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Face it, Your Boss is a Rat
Who REALLY moved your cheese and why!

By: John Shepler

If you think something smells rotten in corporate America, you're right. It's a foul aroma wafting in from the executive suites, where the rats are jumping for joy at the success of their latest manifesto, "Who Moved My Cheese?", subtitled...get this, "An Amazing Way to Deal with Change in Your Work and In Your Life."

"We moved it," they squeal with delight, "and when we want to, we'll move it again." Why? Very simple. Management has discovered that moving or removing YOUR cheese can be quite advantageous to them. But they've known that for a more than a decade. What they've just begun to realize is that it's possible to sell employees on the idea that this is perfectly OK. I'll elaborate, but first let me tell you how it all began.

It Takes Only a Minute
Management has a Holy Grail and it is known as "the silver bullet," also called the quick fix. It's epitomized in a small, thin book called "The One Minute Manager" by Kenneth Blanchard, Ph.D. (piled higher and deeper) and Spencer Johnson, M.D. (mostly deeper.) The theme of "The One Minute Manager" is that business people, especially managers, spend way too much time mulling over problems, internalizing them, and debating on what to do next. Much better, proposed Blanchard and Johnson, to jump in, collect all the facts that are at your fingertips or can be coaxed out of your subordinates, and make a snap decision in one minute or less. Actually, the primary decision is which employees can best be made to take ownership of the problem, strategically moving the burning acid of responsibility from your stomach to theirs. If things improve, you allocate no more than one more minute to tell them how great they are doing. If the situation deteriorates, you allocate that same minute to making darn sure that they feel terrible about it and will work even harder to keep the problem from returning to you.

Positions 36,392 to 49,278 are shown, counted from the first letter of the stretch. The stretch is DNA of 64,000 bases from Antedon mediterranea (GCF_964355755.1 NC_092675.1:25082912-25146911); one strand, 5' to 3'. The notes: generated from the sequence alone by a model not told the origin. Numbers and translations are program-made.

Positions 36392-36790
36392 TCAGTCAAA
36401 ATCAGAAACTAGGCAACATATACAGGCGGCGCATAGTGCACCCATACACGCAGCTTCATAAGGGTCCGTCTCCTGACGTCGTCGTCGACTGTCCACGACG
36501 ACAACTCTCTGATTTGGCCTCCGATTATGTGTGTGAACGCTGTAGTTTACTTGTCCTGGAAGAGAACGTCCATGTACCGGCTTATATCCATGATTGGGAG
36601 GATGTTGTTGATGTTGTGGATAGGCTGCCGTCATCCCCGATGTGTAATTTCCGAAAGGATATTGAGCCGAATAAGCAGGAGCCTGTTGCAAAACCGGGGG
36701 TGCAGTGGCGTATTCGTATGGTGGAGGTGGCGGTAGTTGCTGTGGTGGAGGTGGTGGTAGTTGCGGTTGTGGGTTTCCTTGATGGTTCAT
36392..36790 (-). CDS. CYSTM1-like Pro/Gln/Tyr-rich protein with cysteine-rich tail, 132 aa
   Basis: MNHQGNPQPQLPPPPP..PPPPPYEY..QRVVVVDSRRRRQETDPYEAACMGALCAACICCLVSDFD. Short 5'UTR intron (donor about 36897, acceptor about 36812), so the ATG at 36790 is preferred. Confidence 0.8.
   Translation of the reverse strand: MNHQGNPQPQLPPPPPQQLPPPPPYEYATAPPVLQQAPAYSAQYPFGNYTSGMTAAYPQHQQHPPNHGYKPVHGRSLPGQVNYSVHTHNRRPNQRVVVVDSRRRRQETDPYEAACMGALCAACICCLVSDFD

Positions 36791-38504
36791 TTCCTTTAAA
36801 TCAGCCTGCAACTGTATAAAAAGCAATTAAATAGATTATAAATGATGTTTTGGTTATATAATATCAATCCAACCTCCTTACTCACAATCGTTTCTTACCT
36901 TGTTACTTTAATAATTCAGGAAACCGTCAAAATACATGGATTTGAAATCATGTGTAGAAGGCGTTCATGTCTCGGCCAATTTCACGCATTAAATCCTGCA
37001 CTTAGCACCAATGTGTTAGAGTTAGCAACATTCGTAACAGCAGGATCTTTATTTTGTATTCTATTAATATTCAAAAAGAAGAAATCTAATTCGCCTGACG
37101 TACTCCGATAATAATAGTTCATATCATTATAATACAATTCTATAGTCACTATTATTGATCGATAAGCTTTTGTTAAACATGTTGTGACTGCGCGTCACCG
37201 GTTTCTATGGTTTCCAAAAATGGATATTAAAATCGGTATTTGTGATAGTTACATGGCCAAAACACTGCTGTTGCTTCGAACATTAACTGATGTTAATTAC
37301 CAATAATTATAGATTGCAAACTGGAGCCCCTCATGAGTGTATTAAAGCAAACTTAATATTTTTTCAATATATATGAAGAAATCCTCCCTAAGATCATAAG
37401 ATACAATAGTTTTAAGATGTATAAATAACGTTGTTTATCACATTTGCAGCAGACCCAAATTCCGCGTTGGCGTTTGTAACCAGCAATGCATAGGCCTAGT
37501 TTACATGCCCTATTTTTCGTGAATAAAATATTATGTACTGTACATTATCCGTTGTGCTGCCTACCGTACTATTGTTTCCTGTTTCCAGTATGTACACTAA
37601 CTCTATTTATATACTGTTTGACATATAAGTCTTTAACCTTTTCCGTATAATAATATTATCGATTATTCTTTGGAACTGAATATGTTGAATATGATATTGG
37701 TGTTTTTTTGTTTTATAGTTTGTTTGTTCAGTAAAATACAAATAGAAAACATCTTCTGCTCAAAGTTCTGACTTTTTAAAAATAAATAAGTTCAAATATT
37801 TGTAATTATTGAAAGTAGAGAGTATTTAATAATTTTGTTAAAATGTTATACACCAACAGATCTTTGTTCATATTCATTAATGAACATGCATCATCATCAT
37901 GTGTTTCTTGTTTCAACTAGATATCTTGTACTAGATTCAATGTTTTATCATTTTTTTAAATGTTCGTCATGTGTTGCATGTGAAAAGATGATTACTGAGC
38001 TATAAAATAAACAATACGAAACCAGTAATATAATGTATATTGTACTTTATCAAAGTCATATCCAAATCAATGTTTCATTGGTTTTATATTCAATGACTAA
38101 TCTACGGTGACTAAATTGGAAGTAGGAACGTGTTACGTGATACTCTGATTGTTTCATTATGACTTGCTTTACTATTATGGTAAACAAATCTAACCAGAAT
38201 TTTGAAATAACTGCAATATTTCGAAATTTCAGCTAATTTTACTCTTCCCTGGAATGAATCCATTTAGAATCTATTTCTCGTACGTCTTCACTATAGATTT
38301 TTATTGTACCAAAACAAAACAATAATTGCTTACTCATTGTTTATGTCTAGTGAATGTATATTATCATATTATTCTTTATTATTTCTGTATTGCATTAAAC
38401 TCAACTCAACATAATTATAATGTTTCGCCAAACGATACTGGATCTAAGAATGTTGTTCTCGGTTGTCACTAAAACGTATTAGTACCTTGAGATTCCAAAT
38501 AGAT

A Revolution in Business Thinking
Think this is funny? It's revolutionary. The enabling power of one minute management has caused the entire Fortune 500 to refocus from the concept of stewardship, with a responsibility to the community that spans generations, to a slavish devotion to the needs of the institutional investor, primarily an increased stream of earnings every fiscal quarter. White-collar layoffs, almost unheard of prior to the 1980s, are now a standard tool of expense management. With only a minute needed for problem solving, the span of control for managers has increased as much as ten fold and the number of people assigned to non-producing supervisory functions proportionally reduced. Productivity, as measured by corporate earnings, soared to create the raging bull market of the 1990s. Johnson and Blanchard are lauded in corporate circles. But the emphasis on rapid decision making has led to shortened attention spans. It's already time for something new...

The Big Cheese
The toll of one minute everything is burning out once naive and eager employees, anxious for their leg up the corporate ladder. The abuses of ever increasing demands have created calluses of cynicism that are best portrayed in the characters of Scott Adams' Dilbert. Now everyone sees themselves as an oppressed Dilbert or Wally and adopts a passive/aggressive approach to corporate survival.

Re-enter Johnson, sans Blanchard, with a new silver bullet, this one cleverly disguised as an irresistible morsel of cheese. And who can resist the power of cheese? It's a story that is designed once again to get the onus of action into the mind of the common employee. Without giving too much away, here's how it goes.

It seems that there are two mice and two small people living in a maze. They dine on a seemingly endless supply of cheese provided by an unseen benevolent caretaker. All are complacent and happy with this scenario, until one day the cheese is gone. The mice shrug and take off down the corridors of the maze to find more cheese, as you'd expect lab mice to do. The two little guys, however, get in a snit and simply pout in expectation that the cheese will soon return. Whoever created this situation must resolve it. Only intense pangs of hunger and a sense of futility in waiting anymore drive them out in search of replacement cheese. Finally they got the point...but what point?